Does freezing your card still impact on Android Pay? I only ask because I have read on here that Android Pay stops working sometimes when the Monzo card is frozen and then defrosted.
Freezing your card will currently also freeze your Android Pay card.
If you have multiple cards in Android Pay, it will pick the next available card in your wallet as the default. Unfortunately, when you defrost your Monzo card, Android Pay will not restore it as the default card, meaning that you will need to manually go in and set it back.
There was a bug where Android Pay cards were not defrosted 100% of the time but I believe we have fixed this now. If it does happen again, let us know through support!
Thanks Richard that’s put my mind at ease.
I almost wish this wasn’t the case. If I lost my card but not my phone it would be good to continue spending on android pay whilst waiting for the replacement card.
Thanks Richard, is there any update on fixing this, and also on instant-reissuing Android Pay like other banks do when a replacement card is sent?
It’s more of a case of user experience and expectations. People expect that a frozen card is frozen everywhere they see that card exist. The reality is far more complex but we haven’t come up with a good way to present freezing all verses just physical cards yet.
As for instant reissuing, there is no need to reissue the device account number on replacement of the physical card and we update the mapping internally so it technically already works with the exception of updating the displayed “real card” number!
What about something so simple as exactly that - split the button in half (well, two buttons) and have ‘Freeze Card’ and ‘Freeze Mobile’. Or a pop up to ask what you want to freeze when you hit freeze.
Cool! I seem to remember, and it’s been quite awhile since I was in these shoes, the device account number getting changed (with another issuer) almost immediately (and this was Apple Pay) when a card needed replaced. The correct last four of the ‘real’ card also showed up.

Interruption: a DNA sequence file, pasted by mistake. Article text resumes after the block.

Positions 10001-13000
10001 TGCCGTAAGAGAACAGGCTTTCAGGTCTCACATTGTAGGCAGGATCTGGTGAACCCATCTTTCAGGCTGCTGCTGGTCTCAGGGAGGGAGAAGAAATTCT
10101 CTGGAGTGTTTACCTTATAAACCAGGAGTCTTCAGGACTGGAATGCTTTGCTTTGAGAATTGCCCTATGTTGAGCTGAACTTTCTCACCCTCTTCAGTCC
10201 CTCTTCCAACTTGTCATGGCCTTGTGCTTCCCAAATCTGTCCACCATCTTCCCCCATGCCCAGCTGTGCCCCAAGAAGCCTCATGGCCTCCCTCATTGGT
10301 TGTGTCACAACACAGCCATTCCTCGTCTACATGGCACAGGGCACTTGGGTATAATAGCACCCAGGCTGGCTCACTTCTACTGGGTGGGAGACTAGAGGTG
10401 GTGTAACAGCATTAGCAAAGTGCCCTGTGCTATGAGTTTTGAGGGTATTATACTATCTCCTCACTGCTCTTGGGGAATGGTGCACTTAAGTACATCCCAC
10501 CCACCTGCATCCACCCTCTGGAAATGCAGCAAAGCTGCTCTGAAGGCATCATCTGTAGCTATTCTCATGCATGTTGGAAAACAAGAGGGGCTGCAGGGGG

I think ideally, it’d be nice if, in the future, Android Pay (and other services you don’t yet support) were tied to a virtual card with a separate PAN, managed independently of the ‘real’ card. This could also be used for Web purchases and stuff, and potentially some of us wouldn’t even need a physical card. Accounts could be used instantly when opened, and costs potentially reduced if getting a physical card was made optional.
Technically, this is how it works! Mastercard have what’s called PAN mapping to associate the virtual PAN on Android Pay to the actual card PAN.
Ah, I thought the DAN on Android Pay was tied to the real PAN. Cool there’s an intermediate step though (and that it still all maps properly for things like TfL that need to determine the DAN from the PAN to show journey history).
Still, it would be cool to get this split further so one could have a virtual card only account. A full PAN, expiration, and CVC2 for use on the Web and Android Pay support but no actual card sent out.
Obviously not great for travel to countries with low or no contactless penetration like the US and Japan, but perfect here in the UK and sufficient for many people as an option.
You could as there is nothing stopping you from using Android Pay as normal then if you see a transaction you don’t recognise, freeze the card. Remember you have up to the minute alerts for that very reason.
Would you still be protected? My understanding is the fraud protection of Mastercard is dependent on you reporting your card lost/stolen as soon as reasonably possible once you realise it has happened.
Probably not but it is a work around. I did not say anything about the legal side of it as I know whoever does it would be on shaky ground. It’s however the only way to use Android Pay with a lost card.
I am not gonna lie, in a pitch I would possibly risk it but you have to face up to the consequences should they occur.
So I’ve been wondering about this, and I wonder if anyone can shed some light for me. Why is it that Android Pay and Apple Pay require the issuing bank to do anything? Why didn’t they just design it so that the interface between the virtual card and the real card was entirely done by MasterCard/Visa/American Express, and the issuing bank received payments exactly the same as though they were made with the physical card. Then you’d instantly have compatibility across all banks without needing each individual bank to do extra work.
Tesco sort of do this with their Pay+ app - it transmits via QR code rather than NFC, but the concept is similar. As far as I can tell, when I use a card with Pay+, the transaction appears in my bank statement exactly the same as if I had used it with the store directly.
This might shed some light on the technical design for you:
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